Gail Bishop is doing all she can to avoid “the valley of death.” A fate to which Bishop — a professor of microbiology and internal medicine at the University of Iowa — said she has seen too many academics fall prey.
Bishop and her business partner and fellow UI scientist Tony Vanden Bush have created a medical technology they feel can be commercialized. (See “Lock and key” sidebar.)
However, the pair is faced with the quintessential problem of translating an idea from the lab into a business venture.
“In science, they call it the valley of death,” Bishop said. “You get to this point where it sounds really, really promising, and over there is the product in the box, and who wants to get you across that gap? A company wants something that is as close to a sure thing as it can possibly be.”
To entice potential investors, Bishop and Vanden Bush must complete further tests and proof of concept work, and the University of Iowa Research Foundation has identified their work and other academic undertakings as worthwhile.
As a result, the foundation created the 2012 ICE Commercialization Gap Fund — a $1 million fund for FY 2012 that will help academics bankroll the critical research to cross “the valley,” and potentially lead to the creation of companies or licensing of technologies for the UI.
THE FOUNDATION AND THE FUND
The foundation’s focuses is to aid in the production and commercialization of inventions, and it has more than 100 technologies available for licensing.
However, Zev Sunleaf, the foundation’s executive director, said a change in external business practices has forced the foundation to shift focus.
“It used to be that (an invention) was disclosed to us, we would file patents on it and start contacting companies to license it,” he said. “Companies were taking those technologies at an earlier point and doing more development internally.
“But they are becoming a little bit more risk averse.”
This shift means more internal testing of products is required before outside investors are willing to gamble their funds.
Before this year, the foundation had been able to finance the proof of concept research through the state’s Grow Iowa Values Fund (GIVF). Last year, the foundation doled out $525 thousand in grants, with each grant ranging from $10,000 to $50,000.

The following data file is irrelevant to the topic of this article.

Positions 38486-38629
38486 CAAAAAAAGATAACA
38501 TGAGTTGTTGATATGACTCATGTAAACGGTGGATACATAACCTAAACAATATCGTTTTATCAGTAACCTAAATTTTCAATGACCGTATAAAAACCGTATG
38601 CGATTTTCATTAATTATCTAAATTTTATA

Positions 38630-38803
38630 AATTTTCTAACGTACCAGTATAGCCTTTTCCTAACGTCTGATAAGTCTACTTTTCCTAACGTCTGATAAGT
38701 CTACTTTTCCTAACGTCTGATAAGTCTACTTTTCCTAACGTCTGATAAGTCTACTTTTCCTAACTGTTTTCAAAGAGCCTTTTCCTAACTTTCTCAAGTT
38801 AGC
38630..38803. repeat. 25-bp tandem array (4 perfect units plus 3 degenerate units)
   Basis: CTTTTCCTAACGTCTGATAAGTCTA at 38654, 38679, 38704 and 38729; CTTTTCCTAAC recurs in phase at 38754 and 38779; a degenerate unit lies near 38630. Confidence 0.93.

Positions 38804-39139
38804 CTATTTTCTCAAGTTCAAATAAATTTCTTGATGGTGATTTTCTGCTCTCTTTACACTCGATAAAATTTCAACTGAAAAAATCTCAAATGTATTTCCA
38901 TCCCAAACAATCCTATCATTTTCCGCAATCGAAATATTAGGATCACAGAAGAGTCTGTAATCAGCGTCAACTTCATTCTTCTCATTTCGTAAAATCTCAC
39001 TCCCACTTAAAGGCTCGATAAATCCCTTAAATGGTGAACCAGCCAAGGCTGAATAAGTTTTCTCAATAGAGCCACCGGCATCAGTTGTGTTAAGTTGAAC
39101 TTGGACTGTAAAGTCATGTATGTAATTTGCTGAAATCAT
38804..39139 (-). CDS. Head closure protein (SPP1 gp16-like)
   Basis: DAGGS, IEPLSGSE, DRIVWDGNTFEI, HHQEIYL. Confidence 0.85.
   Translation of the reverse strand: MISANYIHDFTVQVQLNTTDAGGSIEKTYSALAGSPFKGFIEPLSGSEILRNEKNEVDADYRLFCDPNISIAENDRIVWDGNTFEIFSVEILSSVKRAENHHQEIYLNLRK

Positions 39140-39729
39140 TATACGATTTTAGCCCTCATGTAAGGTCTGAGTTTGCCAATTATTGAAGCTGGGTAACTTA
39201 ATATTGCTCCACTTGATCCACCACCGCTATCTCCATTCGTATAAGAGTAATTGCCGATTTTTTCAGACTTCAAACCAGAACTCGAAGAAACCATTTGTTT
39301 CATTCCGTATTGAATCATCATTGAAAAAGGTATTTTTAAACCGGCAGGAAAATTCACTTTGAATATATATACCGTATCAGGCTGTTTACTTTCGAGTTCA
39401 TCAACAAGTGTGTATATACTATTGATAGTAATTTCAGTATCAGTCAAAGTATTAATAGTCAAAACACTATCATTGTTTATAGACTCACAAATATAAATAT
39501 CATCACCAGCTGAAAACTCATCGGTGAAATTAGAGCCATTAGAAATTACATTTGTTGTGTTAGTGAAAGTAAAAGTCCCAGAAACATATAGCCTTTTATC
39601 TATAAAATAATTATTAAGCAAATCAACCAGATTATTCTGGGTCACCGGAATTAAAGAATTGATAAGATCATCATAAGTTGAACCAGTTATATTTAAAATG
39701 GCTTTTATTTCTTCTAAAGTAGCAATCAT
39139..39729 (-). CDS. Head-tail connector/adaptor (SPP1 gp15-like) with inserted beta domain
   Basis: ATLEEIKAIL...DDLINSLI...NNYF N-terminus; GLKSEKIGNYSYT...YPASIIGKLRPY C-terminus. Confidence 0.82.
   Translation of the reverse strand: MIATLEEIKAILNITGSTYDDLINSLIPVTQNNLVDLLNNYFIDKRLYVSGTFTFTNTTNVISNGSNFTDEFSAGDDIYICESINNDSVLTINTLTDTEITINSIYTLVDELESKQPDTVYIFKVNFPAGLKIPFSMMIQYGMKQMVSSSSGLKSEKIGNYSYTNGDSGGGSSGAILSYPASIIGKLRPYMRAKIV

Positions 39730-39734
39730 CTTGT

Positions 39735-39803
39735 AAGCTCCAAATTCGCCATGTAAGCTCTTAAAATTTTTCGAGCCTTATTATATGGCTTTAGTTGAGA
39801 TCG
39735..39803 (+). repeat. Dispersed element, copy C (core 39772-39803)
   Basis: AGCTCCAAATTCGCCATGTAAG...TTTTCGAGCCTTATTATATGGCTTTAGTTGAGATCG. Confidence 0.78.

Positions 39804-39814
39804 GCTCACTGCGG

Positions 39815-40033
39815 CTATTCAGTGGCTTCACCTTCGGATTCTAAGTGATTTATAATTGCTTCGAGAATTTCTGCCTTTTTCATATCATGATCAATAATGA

But this year, foundation officials were not sure if they would receive funding from the state, so they developed the gap fund.
The foundation subsequently has received $525,000 in funding for proof-of-concept research from the Regents Innovation Fund, which has allowed them to reduce the amount of internal funds used to $475,000, to reach the million-dollar gap fund promise.
“There are a lot more people. We also are wanting to increase the size of the projects we can support,” Sunleaf said.
“We are now saying $75,000 grants are not a problem, and we can even do it multiple times a year. With the Grow Iowa fund, we were very tied to the state’s calendar.”
And the money that came through the GIVF was not accompanied by any commercial business advice.
“The GIVF fund helped to get them commercialized, but there was no expertise to help them start their companies,” said Paul Dymerski, an associate director for the foundation who was hired this past November. “That is what I came on for, to help fill the valley of death.”
The foundation has launched eight new companies, in various stages and to different degrees, since Dymerski started. But he stressed the importance for the foundation to consistently identify and capitalize on business opportunities.
“Doing it on a consistent basis is difficult,” he said. “We are trying to build a culture and community in Eastern Iowa to bring private investors, state and federal funding together.”
WHY GET INVOLVED?
Josh Cramer thinks the economic landscape of Iowa has changed from big-box to startup.
“I have been in Iowa City for almost 10 years,” said the CEO of Cramer Dev, which focuses on developing software and mobile applications for companies. “I would say in the last two years, the environment and culture for startups has really ripened.”
But academics blazing a business trail are often in need of assistance.
“Young startups need investors, they also need mentors,” Cramer said. “Coming out of an academic research environment, they are going to have to run their business in the business community.”
This is why Cramer has partnered with Dymerski to build a network of business mentors for some of the projects backed by the gap fund.
And while time is money, Cramer said he thinks that will not inhibit business people from getting involved.
“It has been said before, it takes a village to raise a startup,” he said. “I think if you believe building new companies is going to be good for your economy and good for people, then you should help a startup.
“If you have been successful as a CEO or in a business, then it is a good way to give back to your community.”
Dymerski and Cramer both added there is potential for a mentorship to parlay into an economic partnership with these fledgling businesses.
And Bishop said she sees the inclusion of mentorship and business advice as an improvement on the foundation’s funding process.
“I think it is a more hands on way of funding things than GIVF, which was, ‘Here is the money, good luck,’” said Bishop. “With the gap funding, we are seeing people with business expertise being brought into the picture who are giving us advice, and it is invaluable because we do not know what we are doing when it comes to business.”
The goal for each venture receiving funding from the foundation is to reach the marketplace, either through licensing the technology or establishing a new company. And while these two paths are different, Dymerski said they could both lead to positive gains for Iowans.